Our Lady’s Assumption

A great sign appeared in heaven: a woman clothed with the sun,and the moon beneath her feet, and on her head a crown of twelve stars (Entrance Antiphon).

Today’s glorious Feast of Our Lady’s Assumption celebrates the dogma of the faith solemnly defined by the Venerable Pope Pius XII during the Holy Year of 1950. It is the supreme crown of her privileges – to be preserved immune from the corruption of the tomb, and like her Son, when death had been conquered, to be carried up body and soul to the exalted glory of heaven, there to sit in splendour at the right hand of her Son, the immortal King of the ages (Apostolic Constitution of Pope Pius XII, Munificentissimus Deus). Today we celebrate the glory of our Mother in the order of grace. Yes, it is true that we are poor banished children of Eve, but more importantly by grace we are children of Mary; and this fact should be for us a source of hope and consolation as we walk our own pilgrimage through life amidst the persecutions of the world and consolations of God.

At times it seems that humanity is on a march to human extinction. This was certainly the case in the first half of the twentieth century with its two world wars. The latter part of that century and our present times are no better as we contend with what Pope John Paul II called the culture of death. What do we say of the events of the last year and a half, as a medical dictatorship evolves into a tyranny affecting almost every aspect of our lives? Respice stellam, voca Mariam! Look to the star, call upon Mary! These are words from a sermon of St. Bernard of Clairvaux: If the storms of temptation arise, if you crash against the rocks of tribulations, look to the star, call upon Mary. If you are tossed about on the waves of pride, of ambition, of slander, of hostility, look to the star, call upon Mary … if you begin to be swallowed up by the abyss of depression and despair, think of Mary! In dangers, in anxiety, in doubt, think of Mary, call upon Mary … When you are terrified by judgement or in despair, think of Mary. If she holds you, you will not fall, if she protects you, you need not fear. Our Lady is our guide and safe haven in life…now and – perhaps most especially, at the hour of our death.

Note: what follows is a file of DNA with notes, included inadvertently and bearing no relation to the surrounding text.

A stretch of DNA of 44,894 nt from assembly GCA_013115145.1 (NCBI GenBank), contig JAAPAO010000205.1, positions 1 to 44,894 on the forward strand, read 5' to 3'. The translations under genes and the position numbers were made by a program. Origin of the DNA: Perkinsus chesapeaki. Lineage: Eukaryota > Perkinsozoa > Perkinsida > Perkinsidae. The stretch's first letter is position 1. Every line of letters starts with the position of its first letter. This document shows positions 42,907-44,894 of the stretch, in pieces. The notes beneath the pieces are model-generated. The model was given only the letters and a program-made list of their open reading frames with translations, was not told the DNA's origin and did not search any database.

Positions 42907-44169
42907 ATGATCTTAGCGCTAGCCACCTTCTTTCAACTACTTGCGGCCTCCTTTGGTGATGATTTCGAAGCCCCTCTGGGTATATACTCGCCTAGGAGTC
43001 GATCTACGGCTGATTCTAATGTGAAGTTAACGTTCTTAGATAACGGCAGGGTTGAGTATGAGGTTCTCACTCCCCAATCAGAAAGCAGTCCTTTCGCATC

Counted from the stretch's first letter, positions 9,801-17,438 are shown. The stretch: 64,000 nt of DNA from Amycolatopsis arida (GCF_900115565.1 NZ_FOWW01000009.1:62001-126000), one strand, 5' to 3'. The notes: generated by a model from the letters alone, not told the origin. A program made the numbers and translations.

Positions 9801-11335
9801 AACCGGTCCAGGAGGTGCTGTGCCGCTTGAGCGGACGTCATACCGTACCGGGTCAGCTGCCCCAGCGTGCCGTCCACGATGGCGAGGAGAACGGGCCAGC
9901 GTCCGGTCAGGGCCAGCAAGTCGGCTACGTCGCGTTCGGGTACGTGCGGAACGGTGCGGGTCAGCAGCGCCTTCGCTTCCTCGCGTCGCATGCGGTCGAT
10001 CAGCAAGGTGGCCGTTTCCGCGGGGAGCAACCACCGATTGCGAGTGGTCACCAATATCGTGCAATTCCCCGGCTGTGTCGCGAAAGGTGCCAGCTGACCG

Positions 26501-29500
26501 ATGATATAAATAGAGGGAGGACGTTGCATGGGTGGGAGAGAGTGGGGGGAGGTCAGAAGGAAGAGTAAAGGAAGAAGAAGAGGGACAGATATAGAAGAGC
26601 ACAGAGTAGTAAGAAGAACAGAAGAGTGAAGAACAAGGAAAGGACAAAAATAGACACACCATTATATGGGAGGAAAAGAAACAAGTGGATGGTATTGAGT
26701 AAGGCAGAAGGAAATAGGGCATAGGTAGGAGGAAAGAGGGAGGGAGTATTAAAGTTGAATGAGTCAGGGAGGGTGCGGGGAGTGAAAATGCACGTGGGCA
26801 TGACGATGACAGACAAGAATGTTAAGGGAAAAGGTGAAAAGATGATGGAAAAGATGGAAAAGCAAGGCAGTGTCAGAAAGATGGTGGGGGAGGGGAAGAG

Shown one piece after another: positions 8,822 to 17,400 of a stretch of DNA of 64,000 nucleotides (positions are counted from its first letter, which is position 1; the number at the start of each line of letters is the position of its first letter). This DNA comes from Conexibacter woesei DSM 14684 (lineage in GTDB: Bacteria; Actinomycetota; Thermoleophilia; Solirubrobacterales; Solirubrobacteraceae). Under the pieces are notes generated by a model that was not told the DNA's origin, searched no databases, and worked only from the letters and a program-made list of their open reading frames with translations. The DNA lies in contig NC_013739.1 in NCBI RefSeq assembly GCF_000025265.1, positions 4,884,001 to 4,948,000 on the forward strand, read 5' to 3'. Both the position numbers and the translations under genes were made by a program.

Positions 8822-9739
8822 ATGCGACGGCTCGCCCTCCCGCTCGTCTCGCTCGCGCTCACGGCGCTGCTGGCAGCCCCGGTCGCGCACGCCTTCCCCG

Praise the Lord

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The Greatness of the Lord in Mary

When we pray the Magnificat of Mary, we sing to the Lord with her in the opening line: My soul proclaims the greatness of the Lord, my spirit rejoices in God my Savior. Mary rejoices because she needs the Saviour! She sees the greatness of the Lord’s salvation at work in her holy life.

Thanks to her undisputed and sublime humility, Mary mirrors to us the road to holiness, paved by small steps of the finest and highest forms of humility. She confesses it herself in the next lines of the Magnificat: for he has looked with favour on his lowly servant. From this day all generations will call me blessed: the Almighty has done great things for me, and holy is his Name.

It is right and just to extol the greatness of Our God since He has wrought great things in and through Mary! Thus, what we say about Mary is directly referable to God Himself, the author of every good work. Through God’s grace, Mary was equipped before her immaculate conception for every good work (2 Tim 3:17). She was ready for any good work (Tim 2:21) because she let He who began a good work in [her] will bring it to completion at the day of Jesus Christ (Phil 1:6). Mary’s life is an ongoing canticle of praise to God the Almighty because she lead a life worthy of the Lord, fully pleasing to him, bearing fruit in every good work and increasing in the knowledge of God (Col 1:10).

Praise the Lord

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